Broadcast live streaming video on Ustream
The live broadcast will start just before the launch
Tested by dropping and shaking
Several falls through the weightless environment of a drop tower, severe vibration tests on a shaker table and simulations of the harsh conditions of space in a thermal vacuum chamber – the MASCOT asteroid lander was asked to withstand all of these challenges in preparation for its journey. "Although MASCOT has to be light, it also needs to be extremely stable," explains DLR Project Manager Tra-Mi Ho from the DLR Institute of Space Systems. "This posed as much of a challenge as the integration of four instruments in a very confined space." The MASCOT lander measures just 30 by 30 by 20 centimetres – roughly the size of a shoebox. The DLR Institute of Planetary Research has contributed a radiometer (MARA) that, among other things, will measure temperatures on the surface of the asteroid. The Institute has also provided the MASCAM camera, which will acquire its first images as the lander descends towards the asteroid surface and, once there, is designed to analyse the fine structure of the surface. TU Braunschweig will use a magnetometer (MasMag) to research magnetisation of the rock, and the French Space Agency, CNES, will deploy the MicrOmega spectrometer to analyse the minerals and rocks on 1999 JU3.
Looking back into the past
Before MASCOT touches down, the Japanese Hayabusa 2 orbiter is initially scheduled to circle and map the asteroid. Once deposited on the surface, MASCOT will act as a scout for its mother craft, which will ingest particles swirled up from the asteroid’s surface and bring them back to Earth. "Among other things, the data that our lander will acquire can also be used to supplement the information acquired by the orbiter and the laboratory analyses back on Earth," emphasises Tra-Mi Ho. MASCOT will descend to the surface of the asteroid – which measures just one kilometre across and whose gravitational acceleration is 60,000 times weaker than that here on Earth – from a height of approximately 100 metres. Mascot will conduct its measurements over two full asteroid days and nights – a period lasting up to 16 Earth hours.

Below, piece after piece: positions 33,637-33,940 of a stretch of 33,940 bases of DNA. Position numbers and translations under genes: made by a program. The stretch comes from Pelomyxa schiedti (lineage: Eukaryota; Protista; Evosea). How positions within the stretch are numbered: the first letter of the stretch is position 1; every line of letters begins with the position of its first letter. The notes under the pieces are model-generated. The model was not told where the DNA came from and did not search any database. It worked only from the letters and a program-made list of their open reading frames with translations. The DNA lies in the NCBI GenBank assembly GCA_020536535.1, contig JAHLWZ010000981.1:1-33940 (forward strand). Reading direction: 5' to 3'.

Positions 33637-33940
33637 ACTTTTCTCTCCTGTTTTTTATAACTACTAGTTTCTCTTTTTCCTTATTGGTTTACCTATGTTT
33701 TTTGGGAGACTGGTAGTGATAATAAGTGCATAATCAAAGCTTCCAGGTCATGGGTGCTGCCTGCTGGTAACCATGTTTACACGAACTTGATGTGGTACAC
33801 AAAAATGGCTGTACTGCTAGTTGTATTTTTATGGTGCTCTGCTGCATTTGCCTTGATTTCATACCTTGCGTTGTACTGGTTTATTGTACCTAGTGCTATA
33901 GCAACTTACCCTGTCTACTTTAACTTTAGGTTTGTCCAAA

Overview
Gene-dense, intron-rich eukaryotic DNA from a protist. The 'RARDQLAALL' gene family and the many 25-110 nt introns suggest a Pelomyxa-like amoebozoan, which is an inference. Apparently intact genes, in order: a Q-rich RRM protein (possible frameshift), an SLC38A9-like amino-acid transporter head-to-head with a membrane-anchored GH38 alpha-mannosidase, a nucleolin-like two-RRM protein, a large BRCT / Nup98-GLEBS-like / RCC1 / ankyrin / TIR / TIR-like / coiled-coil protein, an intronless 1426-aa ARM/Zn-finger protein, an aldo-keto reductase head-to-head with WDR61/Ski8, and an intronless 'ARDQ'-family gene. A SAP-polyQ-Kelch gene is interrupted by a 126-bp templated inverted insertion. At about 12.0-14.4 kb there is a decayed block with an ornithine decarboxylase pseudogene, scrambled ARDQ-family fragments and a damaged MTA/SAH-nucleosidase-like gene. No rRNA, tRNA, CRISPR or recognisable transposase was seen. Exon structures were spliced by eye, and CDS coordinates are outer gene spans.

The scientists are primarily interested in investigating the origins of the Solar System. This celestial body, practically unchanged for 4.5 billion years, will allow the planetary researchers to look back into the past. "Our target asteroid, 1999 JU3, belongs to one of the most common classes of near-Earth asteroids," says Ralf Jaumann from the DLR Institute of Planetary Research, scientific spokesperson for the lander experiments. "Telescope measurements conducted here on Earth suggest that it may contain water." This could indicate that asteroids colliding with Earth might have been one of the original sources of water on the planet.
Contact with DLR control centre
Several institutes within DLR are cooperating with the Institute of Space Systems and the Institute of Planetary Research to enable the landing on asteroid 1999 JU3; among them, the DLR Institute of Composite Structures and Adaptive Systems was responsible for the landing craft's stable structure. The Robotics and Mechatronics Center at DLR developed the eccentric arm that will allow MASCOT to 'hop' across the asteroid. Just like the Philae comet lander, which is part of ESA's Rosetta Mission, MASCOT will be monitored and controlled at the DLR Microgravity User Support Center (MUSC) in Cologne. "We are planning to switch MASCOT on for the first time after launch on 12 December and check that it is in a 'good state of health'," says Christian Krause, a member of the the DLR mission control team.
Last modified:15/05/2018 14:28:24